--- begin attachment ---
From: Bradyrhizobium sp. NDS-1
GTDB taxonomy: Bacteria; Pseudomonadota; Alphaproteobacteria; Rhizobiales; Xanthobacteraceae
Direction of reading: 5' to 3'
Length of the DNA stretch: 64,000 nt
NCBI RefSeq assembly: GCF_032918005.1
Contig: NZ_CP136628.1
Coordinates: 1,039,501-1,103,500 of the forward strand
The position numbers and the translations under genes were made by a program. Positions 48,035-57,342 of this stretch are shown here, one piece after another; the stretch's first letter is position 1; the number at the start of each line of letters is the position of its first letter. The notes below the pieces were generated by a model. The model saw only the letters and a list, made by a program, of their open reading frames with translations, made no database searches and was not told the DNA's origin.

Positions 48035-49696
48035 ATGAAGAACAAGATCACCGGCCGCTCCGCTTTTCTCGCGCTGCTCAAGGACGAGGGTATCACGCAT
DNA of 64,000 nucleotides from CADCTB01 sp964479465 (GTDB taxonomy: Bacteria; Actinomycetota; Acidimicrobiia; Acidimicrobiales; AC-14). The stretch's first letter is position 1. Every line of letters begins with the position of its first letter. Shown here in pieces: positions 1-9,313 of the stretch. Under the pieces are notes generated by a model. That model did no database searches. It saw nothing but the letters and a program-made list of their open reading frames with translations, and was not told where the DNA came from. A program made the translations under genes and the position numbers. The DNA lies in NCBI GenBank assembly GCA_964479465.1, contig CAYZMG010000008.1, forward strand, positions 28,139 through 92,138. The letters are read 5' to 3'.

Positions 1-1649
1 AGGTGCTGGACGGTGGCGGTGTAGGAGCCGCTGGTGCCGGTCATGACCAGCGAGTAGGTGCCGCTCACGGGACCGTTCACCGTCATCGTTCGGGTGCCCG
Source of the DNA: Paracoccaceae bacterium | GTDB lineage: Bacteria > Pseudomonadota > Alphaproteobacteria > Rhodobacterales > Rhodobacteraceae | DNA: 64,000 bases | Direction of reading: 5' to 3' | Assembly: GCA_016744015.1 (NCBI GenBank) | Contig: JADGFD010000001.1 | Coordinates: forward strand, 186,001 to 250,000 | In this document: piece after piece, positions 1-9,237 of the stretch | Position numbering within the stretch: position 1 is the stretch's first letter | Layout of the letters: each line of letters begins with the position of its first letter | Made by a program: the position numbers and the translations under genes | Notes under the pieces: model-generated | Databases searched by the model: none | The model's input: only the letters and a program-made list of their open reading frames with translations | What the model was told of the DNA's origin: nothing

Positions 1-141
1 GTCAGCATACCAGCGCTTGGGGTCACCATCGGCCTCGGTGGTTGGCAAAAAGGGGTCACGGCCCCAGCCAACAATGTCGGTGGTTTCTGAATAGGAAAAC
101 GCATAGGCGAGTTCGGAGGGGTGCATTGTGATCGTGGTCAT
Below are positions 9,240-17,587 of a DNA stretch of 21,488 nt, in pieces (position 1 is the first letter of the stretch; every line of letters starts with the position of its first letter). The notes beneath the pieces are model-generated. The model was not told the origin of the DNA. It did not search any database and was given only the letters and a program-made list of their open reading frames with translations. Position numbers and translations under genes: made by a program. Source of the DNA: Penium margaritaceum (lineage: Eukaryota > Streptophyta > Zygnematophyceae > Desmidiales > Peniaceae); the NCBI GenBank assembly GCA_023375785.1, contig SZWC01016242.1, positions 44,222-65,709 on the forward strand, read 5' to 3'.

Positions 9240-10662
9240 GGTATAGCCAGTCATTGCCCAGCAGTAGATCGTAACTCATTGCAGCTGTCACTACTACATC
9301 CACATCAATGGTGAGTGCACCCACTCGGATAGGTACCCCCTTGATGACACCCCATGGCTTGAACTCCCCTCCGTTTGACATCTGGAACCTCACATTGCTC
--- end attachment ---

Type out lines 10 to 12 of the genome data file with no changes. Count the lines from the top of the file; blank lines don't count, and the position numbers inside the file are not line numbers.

48035 ATGAAGAACAAGATCACCGGCCGCTCCGCTTTTCTCGCGCTGCTCAAGGACGAGGGTATCACGCAT
DNA of 64,000 nucleotides from CADCTB01 sp964479465 (GTDB taxonomy: Bacteria; Actinomycetota; Acidimicrobiia; Acidimicrobiales; AC-14). The stretch's first letter is position 1. Every line of letters begins with the position of its first letter. Shown here in pieces: positions 1-9,313 of the stretch. Under the pieces are notes generated by a model. That model did no database searches. It saw nothing but the letters and a program-made list of their open reading frames with translations, and was not told where the DNA came from. A program made the translations under genes and the position numbers. The DNA lies in NCBI GenBank assembly GCA_964479465.1, contig CAYZMG010000008.1, forward strand, positions 28,139 through 92,138. The letters are read 5' to 3'.

Positions 1-1649